The Artemis, 53 F.2d 672 (S.D.N.Y. 1931)
November 20, 1931
ROBERT JACOB, Inc.,
IRVING TRUST CO. (two cases).
RATSEY & LAPTHORN, Inc.,
S. APPEL & CO.
District Court, S. D. New York.
*673 David Carll, of New Rochelle, N. Y., for libelants Robert Jacob, Inc., and Ratsey & Lapthorn, Inc.
Henry W. Baird, of New York City, for libelant S. Appel & Co.
Winthrop, Stimson, Putnam & Roberts, of New York City (William C. Chanler, Henry L. Steitz, and Robert G. Wilson, all of New York City, of counsel), for Irving Trust Co.
Davisson & Manice, of New York City (Preston Lockwood, of New York City, of counsel), for record owner of yachts.
WOOLSEY, District Judge.
The exceptions filed in these causes are in all respects overruled, and the report of the Commissioner is confirmed and approved.
I. The claimants in the above causes have filed exceptions to the Commissioner's report on the ground that the items for storage and locker space allowed by the Commissioner as maritime liens under section 30, subsec. P, of the Merchant Marine Act of June 5, 1920 (46 USCA § 971), are not properly maritime liens, within the scope of that act.
II. The report of the Commissioner, Russell T. Mount, Esq., dated August 17, 1931, is as follows:
"To the Honorable the Judges of the United States District Court for the Southern District of New York:
"In pursuance of orders of this Court entered in all four libels above entitled on June 17, 1931, whereby the said four causes were referred to the undersigned as commissioner `to hear and report on the merits and to ascertain the damages and the amount of the maritime liens, if any, with all convenient speed', I beg leave to make the following report:
"By leave granted by this Court, three of the above entitled libels were filed in rem against the Yacht Artemis, and the fourth in rem against the Yacht Wasteena, to enforce maritime liens for repairs, supplies and other necessaries.
"The libel of Robert Jacob, Inc., a New York corporation, against the Artemis is for $4,240.05, for work done and supplies and repairs furnished by the libelant, a shipbuilder and repairer at City Island in the Port of New York, to the Artemis between September 2, 1930, and May 1, 1931, including the dismantling of the yacht, hauling her out of water by use of a marine railway, scraping, cementing and painting her bottom, sliding her off the marine railway on land and storing her for the winter, including the storing of her mast, spars, equipment and small boats. The libel also sets forth as a separate cause of action an account stated for the same services and in the same amount. The libel alleges that the work, labor, services and repairs were necessary and proper for the yacht and constitute a lien against her by the maritime law and by the statutes of the United States. Interest is claimed from May 1, 1931.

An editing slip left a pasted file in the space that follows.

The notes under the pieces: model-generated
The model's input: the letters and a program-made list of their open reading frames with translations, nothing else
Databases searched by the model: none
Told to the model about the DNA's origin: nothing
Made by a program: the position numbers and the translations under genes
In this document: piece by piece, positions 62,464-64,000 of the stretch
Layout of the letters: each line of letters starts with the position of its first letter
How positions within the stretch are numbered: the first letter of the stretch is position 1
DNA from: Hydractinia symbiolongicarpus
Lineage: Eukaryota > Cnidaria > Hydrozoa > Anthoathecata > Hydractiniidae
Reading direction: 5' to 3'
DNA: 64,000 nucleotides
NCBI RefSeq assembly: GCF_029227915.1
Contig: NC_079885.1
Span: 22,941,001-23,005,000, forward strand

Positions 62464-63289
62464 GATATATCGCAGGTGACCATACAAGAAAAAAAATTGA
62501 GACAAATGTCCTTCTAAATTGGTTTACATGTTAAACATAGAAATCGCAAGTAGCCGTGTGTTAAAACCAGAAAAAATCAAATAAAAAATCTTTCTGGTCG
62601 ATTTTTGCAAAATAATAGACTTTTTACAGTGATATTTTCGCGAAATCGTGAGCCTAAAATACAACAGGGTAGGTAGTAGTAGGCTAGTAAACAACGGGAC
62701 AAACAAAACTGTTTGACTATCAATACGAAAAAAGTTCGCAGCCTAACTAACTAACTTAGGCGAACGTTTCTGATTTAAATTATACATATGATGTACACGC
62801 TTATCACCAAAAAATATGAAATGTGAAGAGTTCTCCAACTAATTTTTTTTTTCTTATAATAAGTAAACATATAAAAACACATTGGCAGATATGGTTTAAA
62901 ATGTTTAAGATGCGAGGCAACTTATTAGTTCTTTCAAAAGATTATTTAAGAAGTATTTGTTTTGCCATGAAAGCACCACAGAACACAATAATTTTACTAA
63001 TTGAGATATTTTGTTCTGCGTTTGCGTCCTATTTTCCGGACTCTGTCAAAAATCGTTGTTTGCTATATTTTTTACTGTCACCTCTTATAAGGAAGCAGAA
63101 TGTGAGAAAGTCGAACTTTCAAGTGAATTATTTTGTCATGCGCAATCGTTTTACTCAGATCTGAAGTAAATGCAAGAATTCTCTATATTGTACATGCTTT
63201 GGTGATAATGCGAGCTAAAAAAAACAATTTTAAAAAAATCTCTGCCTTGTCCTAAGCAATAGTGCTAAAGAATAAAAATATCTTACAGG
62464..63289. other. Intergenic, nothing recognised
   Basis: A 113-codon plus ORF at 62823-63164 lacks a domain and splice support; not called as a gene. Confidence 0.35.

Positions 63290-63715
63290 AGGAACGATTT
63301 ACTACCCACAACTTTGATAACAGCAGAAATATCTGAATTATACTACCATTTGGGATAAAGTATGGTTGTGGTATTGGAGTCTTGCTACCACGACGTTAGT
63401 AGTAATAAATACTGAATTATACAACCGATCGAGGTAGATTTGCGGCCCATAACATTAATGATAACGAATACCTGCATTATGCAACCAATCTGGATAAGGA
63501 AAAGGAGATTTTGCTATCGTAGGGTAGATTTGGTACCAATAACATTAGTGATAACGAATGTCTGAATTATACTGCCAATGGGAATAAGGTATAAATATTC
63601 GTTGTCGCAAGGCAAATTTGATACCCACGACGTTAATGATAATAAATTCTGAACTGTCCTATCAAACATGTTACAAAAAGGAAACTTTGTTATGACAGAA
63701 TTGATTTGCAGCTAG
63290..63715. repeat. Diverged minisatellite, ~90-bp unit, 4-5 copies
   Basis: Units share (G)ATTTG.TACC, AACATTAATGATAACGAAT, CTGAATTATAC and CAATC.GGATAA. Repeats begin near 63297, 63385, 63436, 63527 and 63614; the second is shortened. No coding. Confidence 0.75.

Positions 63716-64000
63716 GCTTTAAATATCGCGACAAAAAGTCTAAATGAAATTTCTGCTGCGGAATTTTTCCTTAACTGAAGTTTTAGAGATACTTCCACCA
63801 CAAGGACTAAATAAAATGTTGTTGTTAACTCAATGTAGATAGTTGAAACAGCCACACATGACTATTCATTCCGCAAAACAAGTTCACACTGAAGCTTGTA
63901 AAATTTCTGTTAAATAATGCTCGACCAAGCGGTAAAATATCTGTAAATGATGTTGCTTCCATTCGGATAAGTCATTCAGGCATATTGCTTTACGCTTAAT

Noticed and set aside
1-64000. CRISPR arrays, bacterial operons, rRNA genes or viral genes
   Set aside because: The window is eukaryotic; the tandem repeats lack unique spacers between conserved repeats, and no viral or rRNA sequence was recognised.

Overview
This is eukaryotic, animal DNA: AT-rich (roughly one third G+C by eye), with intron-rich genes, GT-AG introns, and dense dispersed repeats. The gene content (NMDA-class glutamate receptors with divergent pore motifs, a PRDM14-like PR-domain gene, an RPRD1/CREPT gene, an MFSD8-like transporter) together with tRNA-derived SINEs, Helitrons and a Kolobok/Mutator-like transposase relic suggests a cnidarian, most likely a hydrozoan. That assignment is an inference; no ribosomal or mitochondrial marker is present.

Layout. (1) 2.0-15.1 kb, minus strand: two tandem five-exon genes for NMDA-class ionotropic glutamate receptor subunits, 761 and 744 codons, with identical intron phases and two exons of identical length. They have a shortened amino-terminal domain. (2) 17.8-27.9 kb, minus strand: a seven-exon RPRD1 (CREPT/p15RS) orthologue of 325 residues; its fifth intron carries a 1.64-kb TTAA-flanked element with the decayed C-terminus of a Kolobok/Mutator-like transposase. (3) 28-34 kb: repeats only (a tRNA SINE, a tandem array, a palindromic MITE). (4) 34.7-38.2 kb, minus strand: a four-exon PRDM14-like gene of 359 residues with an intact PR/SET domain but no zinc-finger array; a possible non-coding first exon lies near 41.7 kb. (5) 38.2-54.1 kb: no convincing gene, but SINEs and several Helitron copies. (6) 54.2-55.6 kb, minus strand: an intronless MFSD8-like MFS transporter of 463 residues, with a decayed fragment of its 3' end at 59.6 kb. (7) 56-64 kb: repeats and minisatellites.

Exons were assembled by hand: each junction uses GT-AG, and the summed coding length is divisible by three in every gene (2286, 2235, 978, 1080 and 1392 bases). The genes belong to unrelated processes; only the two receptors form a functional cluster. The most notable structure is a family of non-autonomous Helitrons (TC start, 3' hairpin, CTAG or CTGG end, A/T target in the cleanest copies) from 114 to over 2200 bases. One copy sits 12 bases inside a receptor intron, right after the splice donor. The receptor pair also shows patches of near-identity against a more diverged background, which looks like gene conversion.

"The libel of Robert Jacob, Inc., against the Motor Yacht Wasteena is filed to recover the sum of $451.31 for work, labor and services performed by the libelant at its shipyard at City Island between September 19, 1930 and April 24, 1931, in connection with repairs made to the yacht, including the hauling of the yacht out of water, furnishing the use of a marine railway for that purpose, sliding the yacht from the marine railway on shore and there storing her for the winter, including the rental of a canvas cover for the yacht, and the storage of her batteries. A second cause of action in this libel is for an account stated covering the same services and in the same amount. The libel alleges that the work, labor and services were necessary for the yacht and constitute a lien against her by the maritime law and the statutes of the United States. Interest is claimed from April 24, 1931.
"The libel of Ratsey & Lapthorn, Inc., a New York corporation, against the yacht Artemis is filed to recover $1,095.87 for work, labor and services performed by the libelant, a sailmaker, at City Island, between September 6, 1930 and March 31, 1931, in remaking, repairing and cleaning the sails and storing them for the winter layup of the yacht. A second cause of action is for an account stated for the same services and in the same amount. The libel alleges that the libelant is entitled to a maritime lien against the yacht for the said services both by the maritime law *674 and the statutes of the United States. Interest is claimed from March 31, 1931.
"The libel of S. Appel & Company against the Artemis is brought by a co-partnership carrying on business at No. 18 Fulton Street, New York, as suppliers of uniforms, and alleges that at New York between August 13, and 28, 1930, inclusive, the libelant at the instance and request of the owner, master or agent of the yacht sold and delivered to the said yacht at New York certain uniforms, clothing, outfittings and other equipment for the crew of the yacht, of the agreed price and reasonable value of $589.75. The libel also alleges an account stated for the same supplies and in the same amount. It further alleges that the supplies were necessary for the yacht and constitute a lien under the maritime law and the statutes of the United States.
"In each case the answer of the claimant, Irving Trust Company as Receiver, admits on information and belief that the allegations as to the work, labor, services and supplies are substantially true as alleged, but demands proof thereof, and denies that the libelant has a lien against the vessel by either the maritime law or the statutes of the United States.